• Before you select a time and date, consider what your usual schedule is like, and which times of day you feel you think most clearly. Plan to dedicate the day of your GRE appointment only to taking the test, and avoid any late nights before or stress-inducing activities soon after. You do not want poor sleep or mental distraction to affect your performance.
  • Be sure to schedule your GRE with enough time to retake it if you do not do as well as you would like the first time around.  Here is a link to the ETS website where you can schedule the exam:  http://www.ets.org/gre/revised_general/register?WT.ac=grehome_reg_c_121008
  • The GRE scoring system has changed as of August 2011.  To view a GRE concordance table comparing prior GRE scores with the current system, click here:   http://www.ets.org/s/gre/pdf/concordance_information.pdf

What should you review?

Verbal Reasoning

The Verbal Reasoning section of the GRE is designed to test your vocabulary and how well you recognize words in context.  Some of the “GRE words” may have familiar meanings to you, some may not.  It is important, however, to realize that even the words that you are familiar with may have different connotations given the context. 

It is highly recommended that you get used to how these words are used in text by reading scholarly articles and newspapers geared toward an educated audience (NY times, Huffington post, The Economist).  Pay careful attention to the main topic of the article, the purpose of the message (i.e. to inform or to persuade), and know how to “read between the lines.”  For example, if the author of an article is writing to argue a point, locate the author’s premise, statements used to back that premise, the main argument, and other key elements to the article.  The GRE tests your ability to comprehend complex passages, and sharpening your ability to understand the words used as well as their meaning in context is imperative to getting the score that you want.

Here are some very basic study tips to guide you in your Verbal Reasoning GRE preparation:

Vocabulary Concepts

  • Vocabulary Building
    • Use GRE word flashcards. When completing reading assignments,look up words for which you do not know the meanings for, and read words in context.  Don’t just study definitions! You may want to keep an ongoing vocabulary journal (handwriting notes can aid in memory).
  • Group words with common meanings together.
  • Recognize Greek & Latin roots
  • Words in Context
    • Read scholarly articles and other complex reading materials (i.e. NY times, The Economist) regularly.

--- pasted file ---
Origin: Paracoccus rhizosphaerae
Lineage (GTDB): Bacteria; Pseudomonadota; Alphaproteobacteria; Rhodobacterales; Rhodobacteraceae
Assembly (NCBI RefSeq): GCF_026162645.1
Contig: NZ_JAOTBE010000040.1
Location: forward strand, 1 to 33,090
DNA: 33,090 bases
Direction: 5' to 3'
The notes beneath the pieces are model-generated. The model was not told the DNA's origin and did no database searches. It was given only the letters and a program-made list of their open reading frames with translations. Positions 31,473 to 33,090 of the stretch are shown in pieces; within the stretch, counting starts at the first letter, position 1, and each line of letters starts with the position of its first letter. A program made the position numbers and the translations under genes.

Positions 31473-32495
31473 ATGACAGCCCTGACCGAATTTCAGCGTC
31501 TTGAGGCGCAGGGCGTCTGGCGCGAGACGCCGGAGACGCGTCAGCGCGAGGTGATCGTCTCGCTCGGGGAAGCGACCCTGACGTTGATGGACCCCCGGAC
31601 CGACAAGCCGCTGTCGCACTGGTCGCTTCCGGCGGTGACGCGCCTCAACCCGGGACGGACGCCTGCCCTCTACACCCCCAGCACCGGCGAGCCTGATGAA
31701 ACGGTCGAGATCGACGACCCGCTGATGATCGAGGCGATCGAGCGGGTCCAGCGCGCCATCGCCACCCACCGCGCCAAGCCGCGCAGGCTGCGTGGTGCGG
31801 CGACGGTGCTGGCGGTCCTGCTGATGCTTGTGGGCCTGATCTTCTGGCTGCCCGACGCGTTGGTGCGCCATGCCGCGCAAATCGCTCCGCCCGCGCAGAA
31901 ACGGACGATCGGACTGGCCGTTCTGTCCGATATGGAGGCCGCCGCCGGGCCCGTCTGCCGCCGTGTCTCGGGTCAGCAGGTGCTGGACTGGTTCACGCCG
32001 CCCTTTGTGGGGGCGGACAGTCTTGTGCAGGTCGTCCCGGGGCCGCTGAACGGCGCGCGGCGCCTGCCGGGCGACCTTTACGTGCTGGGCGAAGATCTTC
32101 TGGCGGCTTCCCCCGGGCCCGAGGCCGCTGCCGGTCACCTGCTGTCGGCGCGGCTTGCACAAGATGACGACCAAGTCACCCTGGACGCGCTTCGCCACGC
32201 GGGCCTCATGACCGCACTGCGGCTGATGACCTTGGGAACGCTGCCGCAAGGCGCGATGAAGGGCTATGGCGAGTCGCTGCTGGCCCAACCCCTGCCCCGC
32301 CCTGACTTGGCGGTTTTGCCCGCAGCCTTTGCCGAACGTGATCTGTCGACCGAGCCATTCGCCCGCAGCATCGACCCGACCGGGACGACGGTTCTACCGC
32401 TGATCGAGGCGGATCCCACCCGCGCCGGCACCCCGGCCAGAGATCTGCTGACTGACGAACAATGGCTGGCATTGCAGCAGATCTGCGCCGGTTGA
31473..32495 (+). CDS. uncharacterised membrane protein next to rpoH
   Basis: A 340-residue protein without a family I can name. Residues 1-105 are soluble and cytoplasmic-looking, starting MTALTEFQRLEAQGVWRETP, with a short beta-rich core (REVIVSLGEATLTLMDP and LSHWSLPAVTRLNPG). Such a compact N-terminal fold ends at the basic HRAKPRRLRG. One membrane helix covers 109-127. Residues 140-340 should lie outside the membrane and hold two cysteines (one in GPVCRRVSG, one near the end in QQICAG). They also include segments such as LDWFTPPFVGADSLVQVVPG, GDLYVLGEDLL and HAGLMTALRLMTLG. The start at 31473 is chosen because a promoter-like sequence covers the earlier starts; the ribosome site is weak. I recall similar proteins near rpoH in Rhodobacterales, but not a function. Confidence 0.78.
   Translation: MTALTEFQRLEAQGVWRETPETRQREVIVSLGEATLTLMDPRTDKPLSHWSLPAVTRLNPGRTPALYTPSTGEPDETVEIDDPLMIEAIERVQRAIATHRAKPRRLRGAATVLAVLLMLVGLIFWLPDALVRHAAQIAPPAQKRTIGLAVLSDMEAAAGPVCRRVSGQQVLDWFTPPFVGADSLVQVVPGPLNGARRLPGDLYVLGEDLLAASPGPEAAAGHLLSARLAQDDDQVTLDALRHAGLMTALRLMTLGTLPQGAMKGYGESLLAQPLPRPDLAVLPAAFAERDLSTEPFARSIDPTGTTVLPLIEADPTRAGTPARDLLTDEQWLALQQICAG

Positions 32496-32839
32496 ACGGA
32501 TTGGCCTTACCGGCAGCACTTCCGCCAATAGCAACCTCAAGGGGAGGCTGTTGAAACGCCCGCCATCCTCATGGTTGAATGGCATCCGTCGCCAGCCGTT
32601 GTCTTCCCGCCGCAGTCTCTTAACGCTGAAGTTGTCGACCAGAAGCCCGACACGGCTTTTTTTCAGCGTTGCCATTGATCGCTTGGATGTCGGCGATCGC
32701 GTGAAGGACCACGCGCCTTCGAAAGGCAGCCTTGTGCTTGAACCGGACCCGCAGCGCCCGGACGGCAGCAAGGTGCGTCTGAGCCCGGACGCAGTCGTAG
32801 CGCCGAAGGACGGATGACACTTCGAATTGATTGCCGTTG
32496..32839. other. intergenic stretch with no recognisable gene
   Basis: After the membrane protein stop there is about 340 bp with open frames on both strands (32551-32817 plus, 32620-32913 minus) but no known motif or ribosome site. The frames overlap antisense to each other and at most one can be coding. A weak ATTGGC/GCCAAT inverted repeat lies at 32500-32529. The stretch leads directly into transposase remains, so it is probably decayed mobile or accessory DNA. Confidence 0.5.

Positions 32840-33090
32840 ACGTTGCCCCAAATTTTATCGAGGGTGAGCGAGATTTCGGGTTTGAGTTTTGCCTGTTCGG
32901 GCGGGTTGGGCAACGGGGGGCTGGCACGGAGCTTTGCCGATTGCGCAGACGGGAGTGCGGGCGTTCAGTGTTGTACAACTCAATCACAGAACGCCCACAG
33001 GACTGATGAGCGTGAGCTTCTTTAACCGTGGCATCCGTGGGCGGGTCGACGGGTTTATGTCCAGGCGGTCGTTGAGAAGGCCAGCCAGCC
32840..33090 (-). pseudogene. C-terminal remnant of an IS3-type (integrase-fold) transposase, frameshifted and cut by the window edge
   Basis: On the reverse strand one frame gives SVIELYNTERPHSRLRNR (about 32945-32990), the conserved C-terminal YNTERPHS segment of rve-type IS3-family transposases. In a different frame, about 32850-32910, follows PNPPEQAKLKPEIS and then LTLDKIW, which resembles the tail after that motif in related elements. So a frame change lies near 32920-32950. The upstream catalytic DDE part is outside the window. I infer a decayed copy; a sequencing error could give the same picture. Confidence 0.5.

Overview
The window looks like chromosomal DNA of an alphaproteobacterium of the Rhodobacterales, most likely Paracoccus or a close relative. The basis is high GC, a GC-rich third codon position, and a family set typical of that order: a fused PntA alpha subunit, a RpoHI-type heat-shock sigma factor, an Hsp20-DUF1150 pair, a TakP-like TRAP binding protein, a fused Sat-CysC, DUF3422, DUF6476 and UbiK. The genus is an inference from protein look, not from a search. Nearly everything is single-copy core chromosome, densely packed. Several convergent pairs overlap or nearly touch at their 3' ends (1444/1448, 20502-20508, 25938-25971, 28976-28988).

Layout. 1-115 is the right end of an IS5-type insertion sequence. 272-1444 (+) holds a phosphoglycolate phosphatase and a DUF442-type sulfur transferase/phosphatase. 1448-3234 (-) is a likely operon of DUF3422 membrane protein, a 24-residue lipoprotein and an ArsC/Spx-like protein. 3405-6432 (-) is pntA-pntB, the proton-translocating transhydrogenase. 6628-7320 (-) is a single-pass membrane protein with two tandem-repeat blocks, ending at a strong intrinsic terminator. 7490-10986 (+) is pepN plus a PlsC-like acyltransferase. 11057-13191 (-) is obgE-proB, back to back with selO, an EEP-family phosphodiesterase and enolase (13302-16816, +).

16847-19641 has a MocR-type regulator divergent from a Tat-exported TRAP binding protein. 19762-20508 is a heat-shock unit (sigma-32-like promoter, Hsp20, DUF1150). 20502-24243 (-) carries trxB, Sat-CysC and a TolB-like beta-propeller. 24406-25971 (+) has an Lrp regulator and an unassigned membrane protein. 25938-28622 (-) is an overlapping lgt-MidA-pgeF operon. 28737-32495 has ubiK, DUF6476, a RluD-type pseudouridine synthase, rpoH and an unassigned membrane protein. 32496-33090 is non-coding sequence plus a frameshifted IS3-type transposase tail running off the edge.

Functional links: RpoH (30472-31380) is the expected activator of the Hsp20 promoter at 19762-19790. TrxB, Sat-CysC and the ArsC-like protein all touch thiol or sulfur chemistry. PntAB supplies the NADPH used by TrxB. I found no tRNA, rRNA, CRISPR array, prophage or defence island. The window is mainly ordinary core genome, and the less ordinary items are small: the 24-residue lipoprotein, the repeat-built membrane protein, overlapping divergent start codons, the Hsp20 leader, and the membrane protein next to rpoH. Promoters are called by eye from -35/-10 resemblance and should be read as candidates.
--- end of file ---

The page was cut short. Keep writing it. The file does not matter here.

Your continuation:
• Know how to identify the different parts of speech
    • Words with alternative meanings
    • Nouns
    • Adjectives
    • Verbs

Reading Comprehension Strategies

  • Break down the text
    • Read the 1st Third of the Passage
      • Main idea of the passage
      • Overall structure & tone
    • Determine Topic, Scope & Author’s purpose
      • Topic vs. scope
      • Author’s purpose
    • Read Strategically
      • What are you reading?
      • Paraphrase complex ideas
      • Ask questions as you are reading
      • Take notes

Text Completion

  • Fill-in-the-blanks section; includes either 1, 2 or 3 blanks per question
  • Method
    • Step 1: Read the sentence; look for clues
    • Step 2: Predict an answer.
    • Step 3: Select the choice that most closely matches your prediction.
    • Step 4: Check your answer.
  • ABSOLUTELY MUST STUDY VOCABULARY & SYNONYMS FOR THIS SECTION!!!
    • Many of the word choices have similar meanings…
    • For example, calamitous vs harmful (the correct answer may differ based on the degree of harm…calamitous is much worse a state than harmful is)
  • TIPS*
    • Look for what’s directly implied & not ambiguity
    • Don’t be too creative with your choices
    • Paraphrase long or complex sentences
    • Use root words
    • If you are really unsure, eliminate the obviously wrong answers and select from the remaining possibilities.

Sentence Equivalence

  • Identify 2 correct words to fit the meaning of a sentence to produce complete sentences similar in meaning
    • Step 1: Read sentence & look for clues
    • Step 2: Predict an answer
    • Step 3: Select 2 choices that seem to fit
    • Step 4: Check to see if sentence retains the same meaning
  • TIPS*
    • Consider all answers
    • Paraphrase the questions
    • Look beyond synonyms
    • Use prefixes, suffixes & roots

Reading Comprehension

  • Includes about 10 reading passages spread between 2 Verbal Reasoning sections of test
  • Each passage has 1-6 possible answers
    • Step 1:  Read the passage strategically
    • Step 2:  Analyze the question stem
    • Step 3:  Research relevant text in the question
    • Step 4:  Make a prediction
    • Step 5:  Evaluate the answers
  • TIPS*
    • Express the main idea in your own words
    • Focus on retaining ideas, not facts
    • Concentrate on using only what the passage gives youDo not approach the Bolded sentences differently
    • Do not get misled by variations on standard question stems

Quantitative Review

The GRE Quantitative sections include arithmetic, data analysis, algebra I, geometry & quantitative comparison. 

**Be aware that for most questions, the GRE will provide a group of answers to choose from.  Many of the choices to select from are chosen based on common wrong answers to the problem given.  This makes process of elimination extremely difficult if you do not know with certainty how to solve the problem.